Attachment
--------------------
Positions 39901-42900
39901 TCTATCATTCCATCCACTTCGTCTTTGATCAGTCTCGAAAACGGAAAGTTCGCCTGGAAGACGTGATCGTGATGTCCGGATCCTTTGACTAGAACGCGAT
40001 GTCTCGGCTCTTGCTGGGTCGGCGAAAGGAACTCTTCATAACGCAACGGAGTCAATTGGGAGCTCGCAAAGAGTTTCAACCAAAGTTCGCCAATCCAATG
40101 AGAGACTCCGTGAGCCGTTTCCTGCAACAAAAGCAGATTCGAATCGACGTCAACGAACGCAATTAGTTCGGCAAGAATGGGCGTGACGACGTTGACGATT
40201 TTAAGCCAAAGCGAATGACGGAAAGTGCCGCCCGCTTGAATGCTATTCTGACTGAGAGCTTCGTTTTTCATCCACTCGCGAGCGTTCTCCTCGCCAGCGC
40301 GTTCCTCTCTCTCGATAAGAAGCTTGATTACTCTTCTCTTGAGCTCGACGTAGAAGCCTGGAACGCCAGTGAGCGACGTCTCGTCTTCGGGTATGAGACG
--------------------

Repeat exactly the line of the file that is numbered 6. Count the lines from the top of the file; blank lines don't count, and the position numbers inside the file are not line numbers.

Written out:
40301 GTTCCTCTCTCTCGATAAGAAGCTTGATTACTCTTCTCTTGAGCTCGACGTAGAAGCCTGGAACGCCAGTGAGCGACGTCTCGTCTTCGGGTATGAGACG